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Muslim Brotherhood Poses No Threat to Arts: Omar Sharif
Muslim Brotherhood Poses No Threat to Arts: Omar Sharif  "This is a much ado about nothing. They (Muslim Brothers) are not against arts," Sharif told IOL.  By Hamdy AL Husseini, IOL Correspondent   – World renowned Egyptian movie star Omar Sharif shrugged off concerns that the Muslim Brotherhood, which is making big gains in the current legislativ
Monday, December 5,2005 00:00
by (IslamOnline.net)

Muslim Brotherhood Poses No Threat to Arts: Omar Sharif

 
"This is a much ado about nothing. They (Muslim Brothers) are not against arts," Sharif told IOL.

 
By Hamdy AL Husseini, IOL Correspondent

  – World renowned Egyptian movie star Omar Sharif shrugged off concerns that the Muslim Brotherhood, which is making big gains in the current legislative elections, would pose a threat to arts.

"This is a much ado about nothing. They (Muslim Brothers) are not against arts," Sharif told IslamOnline.net on the sidelines of the Cairo International Film Festival, currently in session.

"I have known some of them for years. I remember that back in the 1950’s the group’s leaders used to following up works of art and movies."

Concerns have been high among some Egyptian artists and writers over the Muslim Brotherhood’s strong showing in the two first rounds of the Egyptian parliamentary elections, securing 76 seats -- five times its tally in the outgoing parliament.

"The Muslim Brotherhood will pose no threat to the Egyptian arts," Sharif maintained.

He blamed the current fuss on people trying to serve the political interests of certain parties.

"Confident"

Egyptian film actor Abdul Aziz Makhyoun echoed a similar position.

"I totally disagree with arguments that the Muslim Brotherhood threatens Egyptian arts," Makhyoun, a founding member of the opposition Kefaya group, told IOL.

"On the contrary, I feel optimistic that the group will have a better chance in parliament to fight all works that torpedo the values and pillars of Egyptian society under the wrap of art," said the famous actor.

He sounded confident that the group would not stand against the works that carry a constructive message serving the interests of society.

Makhyoun mocked at claims that the Muslim Brotherhood would work to impose restrictions on the artistic and cinematic works.

"Why have not we heard the same people propagating such claims defending society against purposeless and lust-provoking works," he wondered.

Time Needed

Other Egyptian artists, however, said only time would clarify the Muslim Brotherhood’s real stance on arts.

"We should not jump to pass any judgment on the stance of the group’s representatives in parliament," actress Fardos Abdul Hamid said.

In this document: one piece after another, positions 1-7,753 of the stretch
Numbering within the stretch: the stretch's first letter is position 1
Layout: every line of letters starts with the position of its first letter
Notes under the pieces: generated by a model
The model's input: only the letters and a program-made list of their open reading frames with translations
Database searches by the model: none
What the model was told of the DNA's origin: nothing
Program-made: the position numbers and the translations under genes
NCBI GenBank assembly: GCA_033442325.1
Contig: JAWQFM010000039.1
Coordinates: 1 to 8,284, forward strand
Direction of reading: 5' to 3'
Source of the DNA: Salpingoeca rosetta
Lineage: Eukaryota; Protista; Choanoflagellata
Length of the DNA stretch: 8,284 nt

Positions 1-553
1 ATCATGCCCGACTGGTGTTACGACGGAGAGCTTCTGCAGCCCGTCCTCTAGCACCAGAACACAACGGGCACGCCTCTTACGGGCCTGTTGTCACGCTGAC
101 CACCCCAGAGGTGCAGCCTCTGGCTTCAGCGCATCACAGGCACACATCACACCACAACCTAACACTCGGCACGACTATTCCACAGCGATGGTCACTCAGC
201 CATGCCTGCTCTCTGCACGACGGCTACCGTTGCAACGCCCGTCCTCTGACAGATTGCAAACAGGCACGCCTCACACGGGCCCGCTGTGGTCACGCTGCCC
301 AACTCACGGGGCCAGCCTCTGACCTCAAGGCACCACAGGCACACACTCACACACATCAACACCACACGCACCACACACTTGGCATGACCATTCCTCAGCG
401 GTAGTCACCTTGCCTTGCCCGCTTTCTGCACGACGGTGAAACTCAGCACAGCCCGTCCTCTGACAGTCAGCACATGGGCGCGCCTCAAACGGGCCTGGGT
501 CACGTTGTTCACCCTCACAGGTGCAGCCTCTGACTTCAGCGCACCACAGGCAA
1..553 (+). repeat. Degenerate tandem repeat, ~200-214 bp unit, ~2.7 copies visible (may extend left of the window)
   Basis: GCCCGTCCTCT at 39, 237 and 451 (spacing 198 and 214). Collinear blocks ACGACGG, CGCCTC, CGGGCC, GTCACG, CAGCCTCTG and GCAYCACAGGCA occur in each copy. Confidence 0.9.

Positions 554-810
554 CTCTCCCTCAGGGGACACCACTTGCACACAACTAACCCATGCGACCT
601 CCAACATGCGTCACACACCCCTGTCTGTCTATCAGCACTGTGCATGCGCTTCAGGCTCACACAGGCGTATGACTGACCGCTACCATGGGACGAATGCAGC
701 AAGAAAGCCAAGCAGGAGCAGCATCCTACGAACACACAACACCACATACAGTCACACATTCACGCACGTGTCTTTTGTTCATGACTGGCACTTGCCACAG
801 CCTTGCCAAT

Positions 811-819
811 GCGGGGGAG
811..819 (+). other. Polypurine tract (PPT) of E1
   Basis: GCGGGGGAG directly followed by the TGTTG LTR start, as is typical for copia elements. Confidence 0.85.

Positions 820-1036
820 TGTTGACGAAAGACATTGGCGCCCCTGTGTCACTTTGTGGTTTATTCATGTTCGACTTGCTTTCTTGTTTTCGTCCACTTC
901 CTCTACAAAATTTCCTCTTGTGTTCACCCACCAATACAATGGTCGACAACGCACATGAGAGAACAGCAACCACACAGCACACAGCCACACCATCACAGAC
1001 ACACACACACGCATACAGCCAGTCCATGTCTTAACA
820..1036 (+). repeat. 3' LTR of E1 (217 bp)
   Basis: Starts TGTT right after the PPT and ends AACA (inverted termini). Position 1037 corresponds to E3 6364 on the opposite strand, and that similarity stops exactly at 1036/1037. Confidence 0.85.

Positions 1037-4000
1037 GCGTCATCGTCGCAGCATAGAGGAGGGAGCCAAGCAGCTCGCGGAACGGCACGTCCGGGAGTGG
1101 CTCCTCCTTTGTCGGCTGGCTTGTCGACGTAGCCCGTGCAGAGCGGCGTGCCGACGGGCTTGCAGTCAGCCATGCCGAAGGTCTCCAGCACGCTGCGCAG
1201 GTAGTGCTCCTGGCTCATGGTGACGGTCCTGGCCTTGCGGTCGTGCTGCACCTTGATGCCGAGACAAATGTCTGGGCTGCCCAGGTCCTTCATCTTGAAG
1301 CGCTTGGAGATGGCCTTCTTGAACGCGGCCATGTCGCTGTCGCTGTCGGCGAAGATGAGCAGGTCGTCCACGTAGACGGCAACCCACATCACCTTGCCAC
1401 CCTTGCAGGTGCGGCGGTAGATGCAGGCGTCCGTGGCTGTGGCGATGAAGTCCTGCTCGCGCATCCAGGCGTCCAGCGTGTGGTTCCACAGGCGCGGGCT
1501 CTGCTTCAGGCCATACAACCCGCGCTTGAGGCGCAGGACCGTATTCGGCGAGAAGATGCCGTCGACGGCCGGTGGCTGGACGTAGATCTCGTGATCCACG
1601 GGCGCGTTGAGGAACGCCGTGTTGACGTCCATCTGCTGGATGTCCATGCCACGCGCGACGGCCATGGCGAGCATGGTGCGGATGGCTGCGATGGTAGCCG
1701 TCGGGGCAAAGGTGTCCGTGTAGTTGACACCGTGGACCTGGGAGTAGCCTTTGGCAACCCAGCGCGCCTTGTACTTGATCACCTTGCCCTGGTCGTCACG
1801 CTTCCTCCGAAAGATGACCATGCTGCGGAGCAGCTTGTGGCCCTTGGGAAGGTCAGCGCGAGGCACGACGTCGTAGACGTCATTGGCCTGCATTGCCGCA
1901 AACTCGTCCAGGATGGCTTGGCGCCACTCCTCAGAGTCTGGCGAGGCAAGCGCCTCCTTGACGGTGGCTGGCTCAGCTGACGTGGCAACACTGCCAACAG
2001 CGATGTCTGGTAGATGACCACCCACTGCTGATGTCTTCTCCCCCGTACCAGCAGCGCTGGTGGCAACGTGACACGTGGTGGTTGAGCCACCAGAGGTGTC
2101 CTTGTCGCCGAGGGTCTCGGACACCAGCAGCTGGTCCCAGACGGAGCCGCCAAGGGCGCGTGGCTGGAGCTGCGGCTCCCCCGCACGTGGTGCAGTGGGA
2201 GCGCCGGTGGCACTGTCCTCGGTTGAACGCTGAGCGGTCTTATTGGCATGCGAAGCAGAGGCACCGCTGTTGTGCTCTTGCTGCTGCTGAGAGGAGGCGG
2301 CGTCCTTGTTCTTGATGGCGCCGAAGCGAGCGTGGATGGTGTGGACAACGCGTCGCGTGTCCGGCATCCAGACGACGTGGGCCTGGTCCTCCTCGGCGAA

"Only the practical experience will allow us to judge the group’s stances," she added.

Mamdouh El-Leithy, the head of the Egyptian Artistic Syndicate, said the Muslim Brotherhood’s stance on arts remains "ambiguous".

"We know nothing about the group’s position but it would be dangerous if they interfered to say this work is halal (religiously permissible) or haram (religiously impermissible).

"Such a situation would only play into the hands of extremists."

Leithy agreed that time was needed before judging the group’s stance on arts.

Freedom

 
"The group supports all works of art that help build the society on principles of freedom, justice and equality," Abul Futuh said.

 
 
A senior Brotherhood leader, Dr. Abdul Moneim Abul Futuh, said the group has been a supporter of the freedom of creativity in Egypt.

"How could a group that believes in the freedom of faith oppose the freedom of creativity," he questioned.

"Those propagating these claims have poor knowledge of the group’s stances," Abul Futuh said.

"The group’s founder Hasan Al-Banna used to take his Arab and foreign guests to attend shows in the Opera House.

"He also gave a special attention to the artistic and theatrical troupes in the country before the 1952 revolution," Abul Futuh recalled.

"The group’s former leader Omar Al-Telmisany was a fan of late Um Kalthoum (the Arab world’s leading female singer)," he said, adding that he personally loves listening to her songs.

On the group’s way of dealing with works of art, Abul Futuh said the Muslim Brotherhood will try to convince other parties of its stance.

"If the group fails to do so, it will resort to the judiciary," he said, rejecting any attempt to impose the group’s ideas by force.

"The group supports all works of art that help build the society on principles of freedom, justice and equality."


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